What is 'EBITDA Margin'
EBITDA margin is a measurement of a company's operating profitability as a percentage of its total revenue. It is equal to earnings before interest, tax, depreciation and amortization (EBITDA) divided by total revenue. Because EBITDA excludes interest, depreciation, amortization and taxes, EBITDA margin can provide an investor, business owner or financial professional with a clear view of a company's operating profitability and cash flow.
BREAKING DOWN 'EBITDA Margin'
For example, a firm with revenue totaling $125,000 and EBITDA of $15,000 would have an EBITDA margin of $15,000/$125,000 = 12%. The higher the EBITDA margin, the smaller a company's operating expenses in relation to total revenue, increasing its bottom line and leading to a more profitable operation.
EBITDA is a financial number that measures a company's profitability before deductions that are considered somewhat superfluous to the business decision-making process. These deductions are interest, taxes, deprecation and amortization, which are not part of a company's operating costs and although important, should be dealt with separately.
Benefits of the EBITDA Margin
Calculating the EBITDA margin allows people to compare and contrast companies of different sizes in different industries because it breaks down operating profit as a percentage of revenue. This means that a investor, owner or analyst can understand how much operating cash is generated for each dollar of revenue earned and use the margin as a comparative benchmark.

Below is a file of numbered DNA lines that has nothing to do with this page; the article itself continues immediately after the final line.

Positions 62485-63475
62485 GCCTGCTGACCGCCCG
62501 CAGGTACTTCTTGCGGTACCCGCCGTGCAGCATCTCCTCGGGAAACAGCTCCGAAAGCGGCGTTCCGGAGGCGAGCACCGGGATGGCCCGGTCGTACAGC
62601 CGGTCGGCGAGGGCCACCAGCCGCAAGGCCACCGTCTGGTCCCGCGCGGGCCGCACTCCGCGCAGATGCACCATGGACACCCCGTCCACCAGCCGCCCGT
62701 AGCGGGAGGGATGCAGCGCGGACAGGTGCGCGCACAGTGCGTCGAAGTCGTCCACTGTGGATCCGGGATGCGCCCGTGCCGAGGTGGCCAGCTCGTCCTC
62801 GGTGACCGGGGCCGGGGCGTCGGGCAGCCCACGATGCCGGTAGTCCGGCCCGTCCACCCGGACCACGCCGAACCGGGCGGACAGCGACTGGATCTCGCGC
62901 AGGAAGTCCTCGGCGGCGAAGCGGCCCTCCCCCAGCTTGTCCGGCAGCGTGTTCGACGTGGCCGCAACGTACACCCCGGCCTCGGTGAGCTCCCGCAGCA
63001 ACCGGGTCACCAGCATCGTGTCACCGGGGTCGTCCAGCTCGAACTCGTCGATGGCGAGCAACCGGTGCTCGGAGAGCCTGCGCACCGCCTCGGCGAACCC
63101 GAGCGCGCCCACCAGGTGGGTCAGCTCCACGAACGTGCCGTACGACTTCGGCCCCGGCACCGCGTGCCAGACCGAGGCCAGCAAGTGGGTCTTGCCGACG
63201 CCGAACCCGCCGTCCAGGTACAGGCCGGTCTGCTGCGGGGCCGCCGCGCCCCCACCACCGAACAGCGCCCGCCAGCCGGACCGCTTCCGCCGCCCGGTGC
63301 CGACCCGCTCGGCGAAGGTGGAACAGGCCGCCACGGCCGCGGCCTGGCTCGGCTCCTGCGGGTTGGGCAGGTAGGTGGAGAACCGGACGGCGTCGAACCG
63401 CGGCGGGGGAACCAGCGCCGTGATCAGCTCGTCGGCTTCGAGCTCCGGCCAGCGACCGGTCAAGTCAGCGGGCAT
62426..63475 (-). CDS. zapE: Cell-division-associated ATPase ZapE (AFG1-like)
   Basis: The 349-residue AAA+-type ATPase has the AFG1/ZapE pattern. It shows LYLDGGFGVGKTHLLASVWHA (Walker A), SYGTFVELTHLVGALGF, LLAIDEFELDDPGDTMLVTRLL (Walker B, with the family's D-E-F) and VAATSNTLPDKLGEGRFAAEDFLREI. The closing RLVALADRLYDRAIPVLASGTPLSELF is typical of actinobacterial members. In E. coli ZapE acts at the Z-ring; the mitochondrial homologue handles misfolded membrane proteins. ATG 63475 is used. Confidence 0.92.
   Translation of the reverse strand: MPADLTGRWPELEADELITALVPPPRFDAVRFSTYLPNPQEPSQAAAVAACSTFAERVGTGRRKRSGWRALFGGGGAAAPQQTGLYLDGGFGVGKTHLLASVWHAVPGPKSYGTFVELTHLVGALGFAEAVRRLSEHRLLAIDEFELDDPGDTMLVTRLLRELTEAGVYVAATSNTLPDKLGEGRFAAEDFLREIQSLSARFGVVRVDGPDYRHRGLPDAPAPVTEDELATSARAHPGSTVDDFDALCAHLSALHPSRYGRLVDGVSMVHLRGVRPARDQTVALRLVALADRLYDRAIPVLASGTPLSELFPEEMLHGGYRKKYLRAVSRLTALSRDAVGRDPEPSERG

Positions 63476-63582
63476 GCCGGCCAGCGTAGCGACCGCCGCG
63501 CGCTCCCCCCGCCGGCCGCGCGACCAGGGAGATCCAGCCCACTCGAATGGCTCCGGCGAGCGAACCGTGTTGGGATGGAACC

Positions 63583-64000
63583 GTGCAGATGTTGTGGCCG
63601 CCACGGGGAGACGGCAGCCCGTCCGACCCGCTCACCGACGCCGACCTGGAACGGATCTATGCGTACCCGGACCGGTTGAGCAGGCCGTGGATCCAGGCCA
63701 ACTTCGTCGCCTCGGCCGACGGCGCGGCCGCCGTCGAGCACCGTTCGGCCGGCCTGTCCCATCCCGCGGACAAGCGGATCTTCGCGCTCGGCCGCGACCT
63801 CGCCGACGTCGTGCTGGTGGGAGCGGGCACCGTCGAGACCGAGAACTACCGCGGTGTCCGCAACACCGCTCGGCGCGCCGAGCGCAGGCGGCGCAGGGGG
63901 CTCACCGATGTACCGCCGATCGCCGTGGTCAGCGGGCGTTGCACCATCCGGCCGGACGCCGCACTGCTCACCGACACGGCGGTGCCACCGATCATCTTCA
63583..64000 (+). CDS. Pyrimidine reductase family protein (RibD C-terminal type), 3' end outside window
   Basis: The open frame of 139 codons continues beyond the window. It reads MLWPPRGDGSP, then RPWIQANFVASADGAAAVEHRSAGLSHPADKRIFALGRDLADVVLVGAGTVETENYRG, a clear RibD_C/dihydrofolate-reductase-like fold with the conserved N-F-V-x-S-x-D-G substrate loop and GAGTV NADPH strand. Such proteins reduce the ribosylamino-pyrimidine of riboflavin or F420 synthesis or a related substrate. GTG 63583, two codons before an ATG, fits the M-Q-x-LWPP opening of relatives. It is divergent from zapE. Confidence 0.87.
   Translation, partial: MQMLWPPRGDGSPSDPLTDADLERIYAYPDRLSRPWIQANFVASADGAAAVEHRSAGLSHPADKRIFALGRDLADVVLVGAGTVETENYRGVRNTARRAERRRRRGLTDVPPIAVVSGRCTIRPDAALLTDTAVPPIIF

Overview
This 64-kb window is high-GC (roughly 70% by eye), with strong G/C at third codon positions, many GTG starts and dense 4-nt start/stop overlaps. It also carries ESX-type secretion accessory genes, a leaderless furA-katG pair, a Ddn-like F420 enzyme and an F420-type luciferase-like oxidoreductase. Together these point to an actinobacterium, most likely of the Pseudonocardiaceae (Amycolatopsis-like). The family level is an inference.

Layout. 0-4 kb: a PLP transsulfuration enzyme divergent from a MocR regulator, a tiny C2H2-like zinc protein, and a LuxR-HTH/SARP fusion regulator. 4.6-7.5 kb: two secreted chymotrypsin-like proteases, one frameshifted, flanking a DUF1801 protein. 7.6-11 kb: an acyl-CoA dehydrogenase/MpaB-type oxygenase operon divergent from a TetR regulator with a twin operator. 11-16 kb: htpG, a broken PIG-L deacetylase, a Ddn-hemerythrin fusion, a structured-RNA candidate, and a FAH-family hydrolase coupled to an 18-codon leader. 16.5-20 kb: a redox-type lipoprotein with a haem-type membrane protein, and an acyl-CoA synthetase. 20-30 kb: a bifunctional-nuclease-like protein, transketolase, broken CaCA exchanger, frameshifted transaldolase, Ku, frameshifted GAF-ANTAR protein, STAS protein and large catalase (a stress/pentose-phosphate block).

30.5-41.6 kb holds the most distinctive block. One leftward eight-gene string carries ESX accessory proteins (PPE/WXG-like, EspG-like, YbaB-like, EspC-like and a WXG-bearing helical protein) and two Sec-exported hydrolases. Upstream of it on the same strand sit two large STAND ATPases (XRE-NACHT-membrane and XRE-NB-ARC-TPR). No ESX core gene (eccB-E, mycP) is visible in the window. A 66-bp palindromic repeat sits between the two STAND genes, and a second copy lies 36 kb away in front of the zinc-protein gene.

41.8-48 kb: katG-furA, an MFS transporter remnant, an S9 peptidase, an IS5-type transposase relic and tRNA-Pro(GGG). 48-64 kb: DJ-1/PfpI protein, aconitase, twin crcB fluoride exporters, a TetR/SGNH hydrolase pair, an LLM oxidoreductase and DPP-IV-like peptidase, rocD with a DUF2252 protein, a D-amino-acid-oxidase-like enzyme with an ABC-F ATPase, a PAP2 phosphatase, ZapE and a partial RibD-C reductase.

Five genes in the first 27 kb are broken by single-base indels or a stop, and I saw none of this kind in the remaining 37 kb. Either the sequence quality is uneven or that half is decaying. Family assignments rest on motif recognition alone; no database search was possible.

Using the example above, if a small company earned $125,000 in annual revenue and had an EBITDA margin of 12%, its performance can be compared with a larger company that earned higher total revenue. If the larger company earned $1,250,000 in annual revenue but had an EBITDA margin of 5%, it becomes clear that the smaller company operates more efficiently as a way to maximize profitability while the larger company has likely decided to focus on volume growth in order to increase its bottom line. This allows people to make informed business and investment decisions.
Drawbacks of the EBITDA Margin
The exclusion of debt has its drawbacks when measuring the performance of a company. For this reason, some companies deceptively use the EBITDA margin as a way to increase the perception of its financial performance. For example, companies with high debt shouldn't be measured using the EBITDA margin because the larger mix of debt-to-equity increases interest payments, which should be included in the analysis of a company with high debt.
Further, EBITDA margin is usually higher than profit margin, and companies with low profitability will rely on EBITDA margin as a measurement for success. Finally, EBITDA as a accounting number isn't regulated by GAAP, and companies can potentially skew EBITDA numbers.